Sen. Kirsten Gillibrand (D., N.Y.) referred to packing the Supreme Court as an "interesting idea" on Tuesday during an interview with "Pod Save America."
Gillibrand appeared on the popular left-wing podcast to discuss her recently launched 2020 presidential campaign, and former Barack Obama speechwriter Jon Favreau told her the next Democratic president "needs to consider reforming the Supreme Court, potentially adding seats, potentially instituting term limits."
"What do you think of those ideas? Either of those appealing to you?" he asked.
"Well, they're interesting ideas that I would need to think more about," she said. "But I do think what President Trump has done with the judiciary is shocking and is so destructive."
Some liberals who are angry with the present tilt of the court—five conservatives and four liberals—have thrown around the idea of appointing enough left-leaning justices to shift the balance back in their favor when in power. There is no stipulation in the Constitution that the Supreme Court have only nine justices. Firebrand attorney Michael Avenatti, who toyed around with running for president last year before deciding against it, said supporting such a measure should be a litmus test for Democrats.
Gillibrand, who like most Democrats voted against Justices Brett Kavanaugh and Neil Gorsuch when they were nominated to the Supreme Court, said they were both "disqualified in my mind" because of their records and statements. Gillibrand particularly led the charge against Kavanaugh, declaring he was guilty of the sexual assault charge made against him as a teenager by Christine Blasey Ford.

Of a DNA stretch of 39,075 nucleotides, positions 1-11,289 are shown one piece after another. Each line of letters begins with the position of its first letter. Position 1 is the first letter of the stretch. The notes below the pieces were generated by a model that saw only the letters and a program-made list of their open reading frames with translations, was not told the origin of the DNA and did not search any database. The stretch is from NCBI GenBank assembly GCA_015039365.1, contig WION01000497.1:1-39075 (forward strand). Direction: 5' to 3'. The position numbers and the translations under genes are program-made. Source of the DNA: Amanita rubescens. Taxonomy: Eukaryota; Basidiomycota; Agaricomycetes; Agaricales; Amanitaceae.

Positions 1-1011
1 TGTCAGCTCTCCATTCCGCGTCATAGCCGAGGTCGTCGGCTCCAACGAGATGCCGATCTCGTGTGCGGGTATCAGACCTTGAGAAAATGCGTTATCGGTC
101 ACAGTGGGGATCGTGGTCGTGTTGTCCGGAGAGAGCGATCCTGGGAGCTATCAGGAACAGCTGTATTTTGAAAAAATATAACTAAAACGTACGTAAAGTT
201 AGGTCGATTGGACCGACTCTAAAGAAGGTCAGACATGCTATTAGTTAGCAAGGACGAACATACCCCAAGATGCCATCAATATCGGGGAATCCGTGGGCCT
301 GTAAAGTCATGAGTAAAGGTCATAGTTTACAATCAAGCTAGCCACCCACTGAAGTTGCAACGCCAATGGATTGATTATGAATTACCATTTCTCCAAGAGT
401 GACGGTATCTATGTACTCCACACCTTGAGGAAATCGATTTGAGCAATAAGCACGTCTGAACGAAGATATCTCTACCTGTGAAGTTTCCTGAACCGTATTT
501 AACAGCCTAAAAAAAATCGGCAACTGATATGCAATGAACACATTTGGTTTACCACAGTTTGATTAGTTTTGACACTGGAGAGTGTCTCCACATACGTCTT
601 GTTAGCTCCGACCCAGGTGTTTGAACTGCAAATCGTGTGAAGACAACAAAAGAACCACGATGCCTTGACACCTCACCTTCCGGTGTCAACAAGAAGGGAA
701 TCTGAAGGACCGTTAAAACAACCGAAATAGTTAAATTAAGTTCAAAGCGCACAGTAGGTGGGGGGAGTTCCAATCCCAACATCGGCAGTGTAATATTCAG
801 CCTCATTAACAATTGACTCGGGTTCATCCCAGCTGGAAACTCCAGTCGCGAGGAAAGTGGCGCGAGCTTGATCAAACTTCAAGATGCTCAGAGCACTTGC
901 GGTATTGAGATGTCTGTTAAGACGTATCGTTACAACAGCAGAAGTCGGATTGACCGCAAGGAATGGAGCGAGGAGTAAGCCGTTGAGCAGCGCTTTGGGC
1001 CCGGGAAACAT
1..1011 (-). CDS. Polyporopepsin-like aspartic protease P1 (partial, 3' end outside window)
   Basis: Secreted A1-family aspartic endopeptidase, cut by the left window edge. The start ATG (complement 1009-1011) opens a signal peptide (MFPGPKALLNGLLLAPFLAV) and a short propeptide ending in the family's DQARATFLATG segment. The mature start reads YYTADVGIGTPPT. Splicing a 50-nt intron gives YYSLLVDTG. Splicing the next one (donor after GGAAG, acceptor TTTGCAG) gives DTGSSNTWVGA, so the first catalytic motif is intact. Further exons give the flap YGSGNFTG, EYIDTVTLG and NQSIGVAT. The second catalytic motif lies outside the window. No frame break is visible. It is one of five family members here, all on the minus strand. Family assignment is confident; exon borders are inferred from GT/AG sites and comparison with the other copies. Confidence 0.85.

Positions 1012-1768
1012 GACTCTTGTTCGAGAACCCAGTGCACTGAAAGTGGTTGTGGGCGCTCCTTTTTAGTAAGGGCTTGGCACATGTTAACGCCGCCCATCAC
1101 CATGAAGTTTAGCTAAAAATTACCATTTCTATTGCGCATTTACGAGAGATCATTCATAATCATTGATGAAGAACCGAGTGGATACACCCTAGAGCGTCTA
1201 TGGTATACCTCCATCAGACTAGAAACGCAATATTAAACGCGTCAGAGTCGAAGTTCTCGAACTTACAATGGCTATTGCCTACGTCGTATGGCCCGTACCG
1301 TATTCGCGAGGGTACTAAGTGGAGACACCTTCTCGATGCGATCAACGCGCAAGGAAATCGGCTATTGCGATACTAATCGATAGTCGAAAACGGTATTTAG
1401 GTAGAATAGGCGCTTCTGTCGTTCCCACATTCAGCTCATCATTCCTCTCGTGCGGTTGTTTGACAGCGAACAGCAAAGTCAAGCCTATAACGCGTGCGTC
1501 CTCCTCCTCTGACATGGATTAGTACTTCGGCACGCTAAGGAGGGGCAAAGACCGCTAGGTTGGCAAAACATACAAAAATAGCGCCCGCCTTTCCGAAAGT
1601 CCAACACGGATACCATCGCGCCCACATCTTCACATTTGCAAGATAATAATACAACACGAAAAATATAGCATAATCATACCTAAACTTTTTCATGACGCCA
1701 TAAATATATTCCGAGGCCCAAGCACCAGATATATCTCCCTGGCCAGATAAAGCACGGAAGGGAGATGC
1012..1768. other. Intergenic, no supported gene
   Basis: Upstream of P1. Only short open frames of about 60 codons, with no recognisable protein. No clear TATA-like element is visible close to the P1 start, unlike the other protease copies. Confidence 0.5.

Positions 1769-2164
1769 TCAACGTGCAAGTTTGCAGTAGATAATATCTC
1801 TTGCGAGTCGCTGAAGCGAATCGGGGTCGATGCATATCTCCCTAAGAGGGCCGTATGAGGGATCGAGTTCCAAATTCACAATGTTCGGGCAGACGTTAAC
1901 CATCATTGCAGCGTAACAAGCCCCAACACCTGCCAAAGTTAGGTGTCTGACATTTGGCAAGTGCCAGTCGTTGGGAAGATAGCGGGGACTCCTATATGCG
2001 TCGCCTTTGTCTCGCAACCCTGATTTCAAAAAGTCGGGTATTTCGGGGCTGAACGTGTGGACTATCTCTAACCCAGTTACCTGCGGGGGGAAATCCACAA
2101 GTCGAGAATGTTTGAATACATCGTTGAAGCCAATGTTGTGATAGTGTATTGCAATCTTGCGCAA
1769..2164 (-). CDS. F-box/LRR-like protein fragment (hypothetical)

On Tuesday, she cited both justices' support for principles upheld in the Citizens United v. FEC decision as reason for her opposition.
"I think we need to get money out of politics," Gillibrand said, adding that the "special interests" in Washington didn't need more power.
"We need to restore our direct democracy. We need to actually put the power of this country back in the hands of the people, and so you need to undermine those special interests," she said.
It is unclear what Gillibrand meant by restoring the country's "direct democracy," which suggests laws being decided by popular vote of the people. The United States is a representative democracy.